Decision: refinishing a Yamaha RC

Bigdumbdrums

Senior Member
So I recently took a damaged 14x10" Yamaha RC (early '80s) and cut it down to 4.5" and turned it into a killer snare drum. I cut my own bearing edges, inlay, snare beds and installed all new hardware. I stripped the shell to bare wood and dyed it black and finished it in a tung oil stain and wax coating. I think it looks amazing. Judge for yourself:

http://bigdumbdrums.com/custom-snare-complete/

It sounds as good as any snare I've played. Very sensitive.

But the rest of the kit (22, 12, 15) needs some love. The finish is scuffed up in some areas and I've been thinking about possibly refinishing it. The kit was almost tossed into a dumpster a few years ago before cooler heads prevailed and donated them to me. I've been gigging with them since and they are great sound drums.
The bearing edges are all rounded over vintage style, including the toms. I'm contemplating stripping/sanding the shells down to the birch wood veneer, dying them black as I did the snare and applying the same tung oil/wax finish. The grain is super nice to see (as opposed to the piano black lacquer).

Question is - would you consider this refinishing drum sacrilege or should I just leave them as is (piano black with scratches and scuffs and road rash)?
 

double_G

Silver Member
GREAT info !!! thanks. a few years a go, i went on a ebay quest for a 12" rack & 14" floor in tour custom, piano black w/ serial number around '88 (so i could run 10, 12, 14 tom set up). i got it it done w/ a custom builder but this left me w/ a spare 14 x 14 floor. so i still plan to make 1-2 snares out of it. so this is great feedback...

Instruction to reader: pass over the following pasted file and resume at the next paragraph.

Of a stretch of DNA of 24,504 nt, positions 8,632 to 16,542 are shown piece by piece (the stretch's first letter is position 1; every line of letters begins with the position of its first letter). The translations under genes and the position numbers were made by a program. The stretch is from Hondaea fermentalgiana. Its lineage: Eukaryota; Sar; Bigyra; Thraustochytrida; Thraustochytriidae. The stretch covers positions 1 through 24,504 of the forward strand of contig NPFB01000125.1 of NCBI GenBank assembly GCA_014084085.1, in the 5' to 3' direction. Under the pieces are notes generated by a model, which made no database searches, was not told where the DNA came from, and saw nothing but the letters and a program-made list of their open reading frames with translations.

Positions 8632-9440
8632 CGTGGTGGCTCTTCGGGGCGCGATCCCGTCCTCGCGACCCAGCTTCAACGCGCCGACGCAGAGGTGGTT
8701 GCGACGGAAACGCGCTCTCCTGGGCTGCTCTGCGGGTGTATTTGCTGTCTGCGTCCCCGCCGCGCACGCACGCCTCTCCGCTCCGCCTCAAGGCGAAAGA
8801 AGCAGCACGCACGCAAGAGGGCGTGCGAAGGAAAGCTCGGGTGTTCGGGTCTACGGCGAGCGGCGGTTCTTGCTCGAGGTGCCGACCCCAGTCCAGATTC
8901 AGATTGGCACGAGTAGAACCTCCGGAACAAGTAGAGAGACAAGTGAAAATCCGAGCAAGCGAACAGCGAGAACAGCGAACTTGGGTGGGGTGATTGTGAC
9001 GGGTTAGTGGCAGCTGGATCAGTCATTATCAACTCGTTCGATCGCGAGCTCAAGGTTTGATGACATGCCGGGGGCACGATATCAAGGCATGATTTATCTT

Bigdumbdrums

Senior Member
Thanks. Yeah if you plan and measure, you'll be fine. I cut the shell down using a hand held electric jigsaw. I didn't need to get it perfect because I let the sanding process do that for me. I have a large granite island table in my kitchen that I used. I glued large sand paper to it and placed the shell on it with the cut side down. I rotated the shell on that until the edge was perfectly level - then I cut my bearing edges. I "cut" the snare beds by hand by sanding only - didn't take much effort to sand them down about 3mm.

I use blue painter tape to tape off the shell and marked all measurements on the tape. Tape the inside of the shell before drilling to avoid splintering when drilling the new lug holes.

I'm not intimidated by much when it comes to building things and I found the process extremely enjoyable. The key is measure measure and measure again. Also I did a lot of work up front in terms of figuring out what length lugs I could use based on shell depth and distance between the rim and the lugs. The 4.5" depth and 2" lugs are a great combination.
 

Bigdumbdrums

Senior Member
Piano black RC's are a dime a dozen. I say go for it.
Thanks. I should probably add they are the thinner shells with the rounded over bearing edges stained in black same as the interior shells. I've read these particular RCs are "highly sought after". They sound good but I was also thinking of recutting the bearing edges to 45 degree for even more resonance. But if most people regard these RCs as the holy grail of RCs as they are now, I may reconsider. I've already sanded down the bass drum hoops because they were in such rough shape. I get compliments all the time about how great they look with a natural finish.

Again I would be dying these shells black with a tung oil finish and final wax coat. I'm not that concerned with lowering their value. I don't plan on selling them. They may even hold their value even after I possibly refinish them.
 

Tommy_D

Platinum Member
They sound good but I was also thinking of recutting the bearing edges to 45 degree for even more resonance.
Technically, you would get more sustain and less resonance by removing the current round over edge your drums have. That nice, warm, rounded sound you currently get would be traded for a sharper, more overtone (complex) sound that makes for a bit more difficult tuning and probably require pre-dampened heads or moon gel to control the ringing. In general, I'm not much of a fan of sharper bearing edges. A nice round edge makes for beautiful tones and clear defined "notes". Tuning is easy, the shells add nice warmth, and the resonance is naturally controlled.